Yes, indeed, I am going to discuss appearance—specifically, people’s appearances… and, more specifically, Armenians’ appearances, since we seem so fixated on denying ourselves.
There are countless adages and quips about beauty. A quick online search allowed me to select a few and add those that I remembered:
1. Beauty is in the eye of the beholder.
2. BEAUTY x BRAINS = CONSTANT.
3. BRAWN x BRAINS = CONSTANT.
4. Beauty is only skin deep. (But ugly goes clear through to the bone.)
5. Pretty is as pretty does.
6. There is certainly no absolute standard of beauty. That precisely is what makes its pursuit so interesting.
7. Glamour is a shooting star, it catches your eye, but fades away; beauty is the sun always brilliant day after day.
8. Beauty in things exists in the mind which contemplates them.
9. People are more than just the way they look.
10. People are like stained-glass windows. They sparkle and shine when the sun is out, but when the darkness sets in, their true beauty is revealed only if there is a light from within.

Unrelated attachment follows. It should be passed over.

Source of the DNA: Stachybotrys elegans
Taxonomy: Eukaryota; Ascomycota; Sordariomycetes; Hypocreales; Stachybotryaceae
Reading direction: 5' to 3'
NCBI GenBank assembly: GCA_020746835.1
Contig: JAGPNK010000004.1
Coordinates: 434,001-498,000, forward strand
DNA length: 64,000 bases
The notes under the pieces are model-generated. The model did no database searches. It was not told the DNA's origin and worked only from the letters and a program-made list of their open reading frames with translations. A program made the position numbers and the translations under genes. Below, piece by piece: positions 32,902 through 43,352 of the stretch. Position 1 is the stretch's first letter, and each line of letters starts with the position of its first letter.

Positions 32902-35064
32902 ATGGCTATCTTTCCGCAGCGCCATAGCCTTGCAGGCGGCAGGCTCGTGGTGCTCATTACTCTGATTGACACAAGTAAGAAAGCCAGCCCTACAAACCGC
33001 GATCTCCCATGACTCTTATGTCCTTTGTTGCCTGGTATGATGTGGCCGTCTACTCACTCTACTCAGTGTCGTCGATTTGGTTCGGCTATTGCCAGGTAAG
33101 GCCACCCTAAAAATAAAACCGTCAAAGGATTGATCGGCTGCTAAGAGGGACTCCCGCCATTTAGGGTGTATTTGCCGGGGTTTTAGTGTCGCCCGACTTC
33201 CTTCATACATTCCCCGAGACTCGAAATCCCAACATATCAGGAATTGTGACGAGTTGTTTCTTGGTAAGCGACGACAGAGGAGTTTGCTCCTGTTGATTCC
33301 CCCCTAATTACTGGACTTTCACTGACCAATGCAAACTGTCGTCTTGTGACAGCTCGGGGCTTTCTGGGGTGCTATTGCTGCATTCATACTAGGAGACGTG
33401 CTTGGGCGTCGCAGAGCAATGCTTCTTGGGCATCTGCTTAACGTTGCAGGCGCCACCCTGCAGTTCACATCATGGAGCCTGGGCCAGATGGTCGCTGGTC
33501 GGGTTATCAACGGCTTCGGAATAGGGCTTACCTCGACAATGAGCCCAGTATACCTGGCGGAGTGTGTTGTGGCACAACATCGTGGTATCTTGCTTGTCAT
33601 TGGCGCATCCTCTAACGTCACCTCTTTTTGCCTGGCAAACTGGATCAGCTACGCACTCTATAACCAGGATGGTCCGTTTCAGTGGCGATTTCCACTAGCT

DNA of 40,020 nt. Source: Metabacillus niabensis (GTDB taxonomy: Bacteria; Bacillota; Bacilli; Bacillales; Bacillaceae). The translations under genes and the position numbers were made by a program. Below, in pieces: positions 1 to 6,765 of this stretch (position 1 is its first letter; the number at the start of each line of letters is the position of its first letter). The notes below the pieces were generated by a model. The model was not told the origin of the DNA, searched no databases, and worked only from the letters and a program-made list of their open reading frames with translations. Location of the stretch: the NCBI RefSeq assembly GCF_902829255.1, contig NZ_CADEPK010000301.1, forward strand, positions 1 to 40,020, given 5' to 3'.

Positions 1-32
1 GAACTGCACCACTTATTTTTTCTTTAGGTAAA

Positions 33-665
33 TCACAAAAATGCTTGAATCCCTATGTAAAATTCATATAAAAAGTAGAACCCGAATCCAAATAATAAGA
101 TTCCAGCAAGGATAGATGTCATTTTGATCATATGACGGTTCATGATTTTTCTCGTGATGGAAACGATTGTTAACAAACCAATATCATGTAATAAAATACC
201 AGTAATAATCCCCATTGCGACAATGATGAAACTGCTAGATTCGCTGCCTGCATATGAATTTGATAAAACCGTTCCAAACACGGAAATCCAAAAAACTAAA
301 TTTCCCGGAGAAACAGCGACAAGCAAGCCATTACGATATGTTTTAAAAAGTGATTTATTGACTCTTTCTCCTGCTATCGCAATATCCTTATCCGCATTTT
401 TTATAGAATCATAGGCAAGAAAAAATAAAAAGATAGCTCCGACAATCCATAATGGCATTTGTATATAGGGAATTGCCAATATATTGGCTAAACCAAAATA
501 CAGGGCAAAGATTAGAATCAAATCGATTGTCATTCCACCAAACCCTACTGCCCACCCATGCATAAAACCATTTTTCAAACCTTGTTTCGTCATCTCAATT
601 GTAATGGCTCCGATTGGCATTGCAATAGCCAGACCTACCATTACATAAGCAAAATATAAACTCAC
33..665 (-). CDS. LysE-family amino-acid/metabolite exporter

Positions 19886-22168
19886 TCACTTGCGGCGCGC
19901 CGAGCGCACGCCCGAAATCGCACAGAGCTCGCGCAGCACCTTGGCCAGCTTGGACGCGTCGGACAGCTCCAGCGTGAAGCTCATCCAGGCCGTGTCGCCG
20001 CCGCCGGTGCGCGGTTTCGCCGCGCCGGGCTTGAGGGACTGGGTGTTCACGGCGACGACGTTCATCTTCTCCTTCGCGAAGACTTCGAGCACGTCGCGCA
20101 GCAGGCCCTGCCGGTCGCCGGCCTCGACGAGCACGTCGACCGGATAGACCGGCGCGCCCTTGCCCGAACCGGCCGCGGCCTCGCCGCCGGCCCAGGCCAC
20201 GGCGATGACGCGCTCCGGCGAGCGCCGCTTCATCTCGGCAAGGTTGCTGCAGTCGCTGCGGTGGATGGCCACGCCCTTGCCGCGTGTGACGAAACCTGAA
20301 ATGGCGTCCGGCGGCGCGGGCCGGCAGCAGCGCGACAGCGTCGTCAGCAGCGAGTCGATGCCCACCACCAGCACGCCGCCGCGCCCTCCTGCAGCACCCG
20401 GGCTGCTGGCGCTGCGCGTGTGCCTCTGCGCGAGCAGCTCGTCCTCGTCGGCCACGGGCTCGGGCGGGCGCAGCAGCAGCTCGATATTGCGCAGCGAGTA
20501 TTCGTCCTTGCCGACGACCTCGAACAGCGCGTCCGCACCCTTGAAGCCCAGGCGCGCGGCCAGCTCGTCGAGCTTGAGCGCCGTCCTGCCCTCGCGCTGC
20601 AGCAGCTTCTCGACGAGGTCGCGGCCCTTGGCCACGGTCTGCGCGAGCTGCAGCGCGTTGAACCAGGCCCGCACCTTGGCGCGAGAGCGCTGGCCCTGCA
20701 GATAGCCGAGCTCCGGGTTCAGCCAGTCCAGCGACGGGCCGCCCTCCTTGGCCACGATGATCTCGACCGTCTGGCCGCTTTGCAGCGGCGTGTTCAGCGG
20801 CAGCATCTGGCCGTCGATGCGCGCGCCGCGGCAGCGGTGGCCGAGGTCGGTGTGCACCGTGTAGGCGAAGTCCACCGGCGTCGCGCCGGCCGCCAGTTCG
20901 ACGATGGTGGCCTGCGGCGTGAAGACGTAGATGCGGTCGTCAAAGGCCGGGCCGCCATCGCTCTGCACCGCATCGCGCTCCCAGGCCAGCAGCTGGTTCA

Many of these apply to us and our self-image.
Copious amounts of money are spent on superficial physical modifications. Why? Many seem to pursue looking like “a model” when those objects of temporary adulation are nothing but unhealthy examples of fixations on exterior “beauty”—or glamour. (see No. 1, 7, 8, and 9)
What’s worse is when the particular “look” someone aspires to have is very alien to that person, whether genetically or culturally. No doubt, we’ve all seen Armenians, especially those among us with darker-toned skin, who decide to dye their hair blond. Often, the eyebrows are neglected, resulting in a ridiculous appearance. Either way, the result is usually just this side of hideous. It looks just as absurd as bleached-hair-Japanese. Then we have the hair removal fad, and this applies mostly to our men. Again I ask, Why? I can’t help but recall learning, in my “History of the Caucasus” class, that in the 19th century Georgian women were considered very alluring because of their… “unibrow,” as its now derisively labeled (see No. 6).
Body shapes are subject to the same unnecessary modifications, too.—whether biceps, breasts, or buttocks. Why mess with how we’re shaped? If some group developed adaptations to their environment (flatlands, forests, mountains, etc.), why should some temporary, passing fascination with another group’s body shape inspire surgical intervention (see No. 6 and 9)?
When Armenians, or anyone else, engages in this kind of behavior, all we do is betray a fatuousness, an internal emptiness, a lack of self-confidence, and even self-hate (see No. 10 ).
Why adopt others’ notions of beauty, or those based on what is natural and native to other groups, rather than one’s own?
Let’s love Armenian beauty among ourselves and enjoy the beauty of others when we visit them (see No. 1 and 8).